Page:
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« Reply #11 on: October 04, 2009, 12:34:03 pm »

eh... it seems we filled our quota for this update Scott.

But thanks for clarifying those few things above Brian.


/
Maybe it would be cool if each appropriate skill would highlight its related items to some degree.
Medic will see his medical stuff, Technician would see useful parts, etc.

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inhuman
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« Reply #12 on: October 17, 2009, 07:26:44 pm »

And just where does one learn this "skill" of survival? Since you're planning to set the game in the very early stages of a zombie apocalypse scenario, there isn't much of a sound reason for a single ring skill to rule survive them all.

Your criteria, or rather lack of specialized criteria to have one skill named survivor is lacking foundation. This sounds way too oversimplified. Spotting and identifying wild life, pathfinding, navigation, travel speed and whatnot. So, maybe you have further sub groups planned, like separating these aspects as traits, but the way you make it sound so far is 100 times worse than axes-are-blunt-weapons. Yes, really that bad. In a single oversimplistic move, you have put stats and skills as perception, strength, dexterity/agility, intelligence/wisdom, climbing/pathfinding and several other potential skills into one big pot and honestly it all does sound terrible to me.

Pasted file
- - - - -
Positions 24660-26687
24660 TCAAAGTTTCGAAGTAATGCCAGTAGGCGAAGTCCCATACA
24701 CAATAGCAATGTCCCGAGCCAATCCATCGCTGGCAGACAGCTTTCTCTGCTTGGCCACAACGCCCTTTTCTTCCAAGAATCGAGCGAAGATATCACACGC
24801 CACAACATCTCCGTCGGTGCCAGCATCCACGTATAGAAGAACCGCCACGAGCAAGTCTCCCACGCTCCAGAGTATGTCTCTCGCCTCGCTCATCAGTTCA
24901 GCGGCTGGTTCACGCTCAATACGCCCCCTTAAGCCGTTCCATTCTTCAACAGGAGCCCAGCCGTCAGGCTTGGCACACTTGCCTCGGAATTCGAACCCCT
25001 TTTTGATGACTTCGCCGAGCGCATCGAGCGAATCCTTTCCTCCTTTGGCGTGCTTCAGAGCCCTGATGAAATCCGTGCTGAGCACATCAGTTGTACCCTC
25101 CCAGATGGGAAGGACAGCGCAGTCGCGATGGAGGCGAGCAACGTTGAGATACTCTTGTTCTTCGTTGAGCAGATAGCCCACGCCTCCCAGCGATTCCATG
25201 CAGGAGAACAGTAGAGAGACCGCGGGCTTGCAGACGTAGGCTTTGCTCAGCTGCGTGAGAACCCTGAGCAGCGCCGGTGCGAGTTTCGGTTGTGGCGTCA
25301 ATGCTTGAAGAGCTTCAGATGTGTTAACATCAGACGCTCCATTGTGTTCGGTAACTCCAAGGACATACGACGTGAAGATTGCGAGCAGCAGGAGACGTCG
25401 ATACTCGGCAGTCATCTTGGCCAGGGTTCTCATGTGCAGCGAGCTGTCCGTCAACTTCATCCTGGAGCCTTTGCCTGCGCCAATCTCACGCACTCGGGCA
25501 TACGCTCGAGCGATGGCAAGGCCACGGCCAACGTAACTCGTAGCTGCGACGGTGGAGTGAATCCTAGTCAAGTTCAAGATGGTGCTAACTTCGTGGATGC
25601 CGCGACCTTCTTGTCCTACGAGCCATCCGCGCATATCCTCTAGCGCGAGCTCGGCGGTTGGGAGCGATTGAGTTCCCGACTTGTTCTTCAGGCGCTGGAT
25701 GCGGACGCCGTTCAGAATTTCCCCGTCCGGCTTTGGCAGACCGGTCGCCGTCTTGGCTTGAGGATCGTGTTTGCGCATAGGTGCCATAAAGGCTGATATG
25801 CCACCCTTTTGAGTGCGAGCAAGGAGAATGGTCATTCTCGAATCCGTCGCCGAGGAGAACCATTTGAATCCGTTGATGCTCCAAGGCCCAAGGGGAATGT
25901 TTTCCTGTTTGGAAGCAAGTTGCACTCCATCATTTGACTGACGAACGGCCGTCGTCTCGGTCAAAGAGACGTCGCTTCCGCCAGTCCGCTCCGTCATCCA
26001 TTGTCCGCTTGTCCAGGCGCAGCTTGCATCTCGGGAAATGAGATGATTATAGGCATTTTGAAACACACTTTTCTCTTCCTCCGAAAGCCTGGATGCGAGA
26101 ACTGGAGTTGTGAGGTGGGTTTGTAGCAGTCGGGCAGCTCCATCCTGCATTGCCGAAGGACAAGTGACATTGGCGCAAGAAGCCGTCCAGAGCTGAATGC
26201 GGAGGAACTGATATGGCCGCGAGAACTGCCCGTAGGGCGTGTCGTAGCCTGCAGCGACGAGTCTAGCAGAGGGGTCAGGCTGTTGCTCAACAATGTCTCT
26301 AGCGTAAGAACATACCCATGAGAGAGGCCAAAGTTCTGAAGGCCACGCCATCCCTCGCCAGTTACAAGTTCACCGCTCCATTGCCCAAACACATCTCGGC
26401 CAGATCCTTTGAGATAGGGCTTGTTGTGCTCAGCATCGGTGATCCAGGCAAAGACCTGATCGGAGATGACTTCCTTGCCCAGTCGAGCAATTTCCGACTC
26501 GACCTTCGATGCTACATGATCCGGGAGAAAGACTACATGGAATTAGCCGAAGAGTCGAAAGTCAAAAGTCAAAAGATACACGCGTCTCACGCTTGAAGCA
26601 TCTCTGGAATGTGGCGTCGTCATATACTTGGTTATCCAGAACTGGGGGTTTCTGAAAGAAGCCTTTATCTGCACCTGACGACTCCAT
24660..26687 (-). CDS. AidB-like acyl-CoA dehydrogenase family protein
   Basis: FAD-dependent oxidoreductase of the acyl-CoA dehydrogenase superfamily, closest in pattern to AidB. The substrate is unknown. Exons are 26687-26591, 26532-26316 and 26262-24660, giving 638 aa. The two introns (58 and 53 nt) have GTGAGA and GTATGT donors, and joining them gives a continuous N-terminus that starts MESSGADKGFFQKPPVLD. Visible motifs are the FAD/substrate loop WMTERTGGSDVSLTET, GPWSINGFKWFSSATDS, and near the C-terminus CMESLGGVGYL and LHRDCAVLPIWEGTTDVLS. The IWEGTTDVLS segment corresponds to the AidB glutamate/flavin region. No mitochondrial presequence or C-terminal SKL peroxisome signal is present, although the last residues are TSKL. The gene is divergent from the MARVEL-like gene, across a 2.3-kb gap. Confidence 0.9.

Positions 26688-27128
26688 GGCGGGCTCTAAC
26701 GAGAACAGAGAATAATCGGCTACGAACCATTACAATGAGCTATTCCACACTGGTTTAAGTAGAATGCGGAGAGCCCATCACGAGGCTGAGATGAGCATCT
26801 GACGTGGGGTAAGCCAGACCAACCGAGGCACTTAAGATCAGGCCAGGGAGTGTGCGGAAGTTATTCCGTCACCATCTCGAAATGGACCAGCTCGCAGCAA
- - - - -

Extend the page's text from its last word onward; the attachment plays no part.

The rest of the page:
There's also the curious fact that a "hardened survivor" can come in all sizes and shapes. An athletic person with a strong build, perfect climbing skills and some knowledge about nature can make just a good "survivor" in one environment as a physically insignificant but agile and dexterous wild game hunter 5000 BC, or a physically inapt nerd with some firearms training and impressively wide knowledge on survival gained from all kinds of nerdy books, in a suburban/rural environment.